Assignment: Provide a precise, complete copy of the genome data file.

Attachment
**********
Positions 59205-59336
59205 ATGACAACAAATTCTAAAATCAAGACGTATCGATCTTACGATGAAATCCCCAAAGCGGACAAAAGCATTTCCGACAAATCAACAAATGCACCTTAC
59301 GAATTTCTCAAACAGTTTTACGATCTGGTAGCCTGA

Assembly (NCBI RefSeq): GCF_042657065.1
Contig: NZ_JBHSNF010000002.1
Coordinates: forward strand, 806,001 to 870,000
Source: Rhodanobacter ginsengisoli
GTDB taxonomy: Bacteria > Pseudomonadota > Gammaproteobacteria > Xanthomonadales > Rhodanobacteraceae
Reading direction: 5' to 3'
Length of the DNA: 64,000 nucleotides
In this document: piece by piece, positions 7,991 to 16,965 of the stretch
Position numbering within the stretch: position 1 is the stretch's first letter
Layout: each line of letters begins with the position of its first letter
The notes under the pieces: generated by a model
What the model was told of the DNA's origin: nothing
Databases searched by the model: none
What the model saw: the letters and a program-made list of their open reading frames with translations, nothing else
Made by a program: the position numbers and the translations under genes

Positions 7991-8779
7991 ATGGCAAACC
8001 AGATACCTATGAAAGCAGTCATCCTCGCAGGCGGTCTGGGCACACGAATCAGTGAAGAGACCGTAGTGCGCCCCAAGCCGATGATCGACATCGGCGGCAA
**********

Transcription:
Positions 59205-59336
59205 ATGACAACAAATTCTAAAATCAAGACGTATCGATCTTACGATGAAATCCCCAAAGCGGACAAAAGCATTTCCGACAAATCAACAAATGCACCTTAC
59301 GAATTTCTCAAACAGTTTTACGATCTGGTAGCCTGA

Assembly (NCBI RefSeq): GCF_042657065.1
Contig: NZ_JBHSNF010000002.1
Coordinates: forward strand, 806,001 to 870,000
Source: Rhodanobacter ginsengisoli
GTDB taxonomy: Bacteria > Pseudomonadota > Gammaproteobacteria > Xanthomonadales > Rhodanobacteraceae
Reading direction: 5' to 3'
Length of the DNA: 64,000 nucleotides
In this document: piece by piece, positions 7,991 to 16,965 of the stretch
Position numbering within the stretch: position 1 is the stretch's first letter
Layout: each line of letters begins with the position of its first letter
The notes under the pieces: generated by a model
What the model was told of the DNA's origin: nothing
Databases searched by the model: none
What the model saw: the letters and a program-made list of their open reading frames with translations, nothing else
Made by a program: the position numbers and the translations under genes

Positions 7991-8779
7991 ATGGCAAACC
8001 AGATACCTATGAAAGCAGTCATCCTCGCAGGCGGTCTGGGCACACGAATCAGTGAAGAGACCGTAGTGCGCCCCAAGCCGATGATCGACATCGGCGGCAA